a) Description of any person;


b) fraudulently of dishonestly inducing that person;
to deliver any property to any person; or
to consent that any person shall retain any property; or
c) intentionally inducing that person to do or omit to do anything which he would not do or
omit if he was not so deceive, and which act or omission caused or is likely to cause
damage or harm to the person in body, mind, reputation or property.

8. FRAUDULENT DEEDS AND DISPOSITION OF PROPERTY.

This subject is covered in sections 421 to 424 and the subject in regarding benami transaction in
fraud of creditors, that is, the offence consisted, in dishonest disposition of property with intent
to cause wrongful loss to creditors. The offence may be against movable or immovable property.
This is given in section 421 of the code. Sections 422,423 and 424 deal in the same way with an
offence which defrauds creditors in different ways.

9. MISCHIEF.
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Ingredients of mischief as given in section 405 are as under ;

a) Intention or knowledge of likelihood to cause wrongful loss or damage to the public or to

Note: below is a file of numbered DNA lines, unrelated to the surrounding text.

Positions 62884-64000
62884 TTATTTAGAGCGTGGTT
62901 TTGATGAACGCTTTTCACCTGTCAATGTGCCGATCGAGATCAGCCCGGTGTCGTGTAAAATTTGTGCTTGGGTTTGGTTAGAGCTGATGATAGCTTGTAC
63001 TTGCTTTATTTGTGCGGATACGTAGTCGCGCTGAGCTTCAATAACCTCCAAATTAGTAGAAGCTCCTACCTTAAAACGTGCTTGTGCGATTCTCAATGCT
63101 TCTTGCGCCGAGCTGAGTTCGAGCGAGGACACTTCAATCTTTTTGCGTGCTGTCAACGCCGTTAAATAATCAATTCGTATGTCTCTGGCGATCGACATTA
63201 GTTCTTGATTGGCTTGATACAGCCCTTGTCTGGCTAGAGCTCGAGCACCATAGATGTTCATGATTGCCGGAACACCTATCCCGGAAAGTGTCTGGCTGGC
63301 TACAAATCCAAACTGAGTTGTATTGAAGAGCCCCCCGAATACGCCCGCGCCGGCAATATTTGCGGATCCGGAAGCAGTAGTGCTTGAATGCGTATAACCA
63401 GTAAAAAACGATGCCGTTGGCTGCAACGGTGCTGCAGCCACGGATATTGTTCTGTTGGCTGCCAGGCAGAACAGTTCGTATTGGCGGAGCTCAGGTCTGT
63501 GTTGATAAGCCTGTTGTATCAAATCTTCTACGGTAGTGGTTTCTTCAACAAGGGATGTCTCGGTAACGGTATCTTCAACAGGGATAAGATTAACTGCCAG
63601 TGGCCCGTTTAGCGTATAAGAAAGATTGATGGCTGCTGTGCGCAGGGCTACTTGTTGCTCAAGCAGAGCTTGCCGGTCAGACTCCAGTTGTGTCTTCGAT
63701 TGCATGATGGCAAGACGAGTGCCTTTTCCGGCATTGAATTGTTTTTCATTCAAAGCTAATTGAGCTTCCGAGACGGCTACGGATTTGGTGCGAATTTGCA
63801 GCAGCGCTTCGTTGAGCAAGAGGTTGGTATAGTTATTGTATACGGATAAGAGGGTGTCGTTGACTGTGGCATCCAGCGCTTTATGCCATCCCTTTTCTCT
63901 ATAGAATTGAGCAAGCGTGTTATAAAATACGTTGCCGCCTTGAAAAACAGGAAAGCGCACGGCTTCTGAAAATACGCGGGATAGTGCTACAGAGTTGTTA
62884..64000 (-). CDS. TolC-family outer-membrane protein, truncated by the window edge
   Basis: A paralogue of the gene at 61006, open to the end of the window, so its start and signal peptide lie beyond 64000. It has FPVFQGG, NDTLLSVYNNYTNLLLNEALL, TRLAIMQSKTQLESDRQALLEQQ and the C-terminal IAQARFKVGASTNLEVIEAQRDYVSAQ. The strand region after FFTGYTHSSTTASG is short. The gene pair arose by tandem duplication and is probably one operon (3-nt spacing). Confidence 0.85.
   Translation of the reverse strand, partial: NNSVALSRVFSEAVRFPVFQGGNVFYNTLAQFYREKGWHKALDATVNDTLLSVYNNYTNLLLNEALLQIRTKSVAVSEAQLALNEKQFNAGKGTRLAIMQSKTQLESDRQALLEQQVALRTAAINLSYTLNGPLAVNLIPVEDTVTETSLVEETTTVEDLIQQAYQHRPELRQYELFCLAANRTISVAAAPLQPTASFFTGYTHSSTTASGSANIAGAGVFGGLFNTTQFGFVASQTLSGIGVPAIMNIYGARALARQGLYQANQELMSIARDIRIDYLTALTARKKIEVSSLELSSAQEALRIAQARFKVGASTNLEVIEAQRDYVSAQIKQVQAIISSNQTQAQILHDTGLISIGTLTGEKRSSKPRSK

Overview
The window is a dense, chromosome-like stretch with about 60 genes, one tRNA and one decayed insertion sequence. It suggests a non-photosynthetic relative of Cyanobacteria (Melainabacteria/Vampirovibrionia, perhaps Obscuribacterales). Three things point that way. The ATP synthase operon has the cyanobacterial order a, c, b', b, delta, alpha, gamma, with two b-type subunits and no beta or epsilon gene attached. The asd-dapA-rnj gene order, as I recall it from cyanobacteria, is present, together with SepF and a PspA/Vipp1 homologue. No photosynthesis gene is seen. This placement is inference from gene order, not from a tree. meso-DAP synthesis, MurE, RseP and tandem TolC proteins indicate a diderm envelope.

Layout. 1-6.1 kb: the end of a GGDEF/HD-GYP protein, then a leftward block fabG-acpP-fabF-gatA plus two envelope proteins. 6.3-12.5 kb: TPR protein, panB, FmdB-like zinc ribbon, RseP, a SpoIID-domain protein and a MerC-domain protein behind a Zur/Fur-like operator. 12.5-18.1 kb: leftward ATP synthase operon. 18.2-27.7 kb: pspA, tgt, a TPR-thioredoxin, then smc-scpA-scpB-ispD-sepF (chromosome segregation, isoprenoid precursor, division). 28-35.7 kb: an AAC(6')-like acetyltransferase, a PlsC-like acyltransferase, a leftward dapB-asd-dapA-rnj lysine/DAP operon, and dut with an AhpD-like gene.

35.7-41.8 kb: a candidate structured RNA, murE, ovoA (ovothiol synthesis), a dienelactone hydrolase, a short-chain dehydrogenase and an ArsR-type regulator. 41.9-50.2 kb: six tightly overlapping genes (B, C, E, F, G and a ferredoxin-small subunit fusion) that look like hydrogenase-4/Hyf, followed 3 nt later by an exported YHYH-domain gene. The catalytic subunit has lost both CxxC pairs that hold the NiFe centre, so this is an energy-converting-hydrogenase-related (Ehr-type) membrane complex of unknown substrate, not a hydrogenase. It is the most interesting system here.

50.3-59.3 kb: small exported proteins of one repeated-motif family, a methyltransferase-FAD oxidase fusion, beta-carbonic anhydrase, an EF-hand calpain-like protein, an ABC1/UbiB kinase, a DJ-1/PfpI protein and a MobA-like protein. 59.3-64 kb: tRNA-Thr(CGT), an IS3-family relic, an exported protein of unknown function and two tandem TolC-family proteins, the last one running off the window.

any person;
b) Causing destruction of property or any change in the same or in the situation;
c) by such change the property must be destroyed or its value is diminished or its utility is
marred. The punishments for this offence is inflicted vide section 426 and it is only
punishment for 3 months or with fine or with both. Different types of mischievous are
dealt in sections 427 to 440.

10. CRIMINAL TRESPASS.

Offences of this type are dealt in sections 441 to 460. The 3 essential heads of this offence are;

a) Entry into the property which is in possession of other person without consent;
b) if such entry is with permission then staying after the permission is withdrawn, that is ,
if the said entry was lawful in the beginning, but if one remains there unlawfully
afterwards;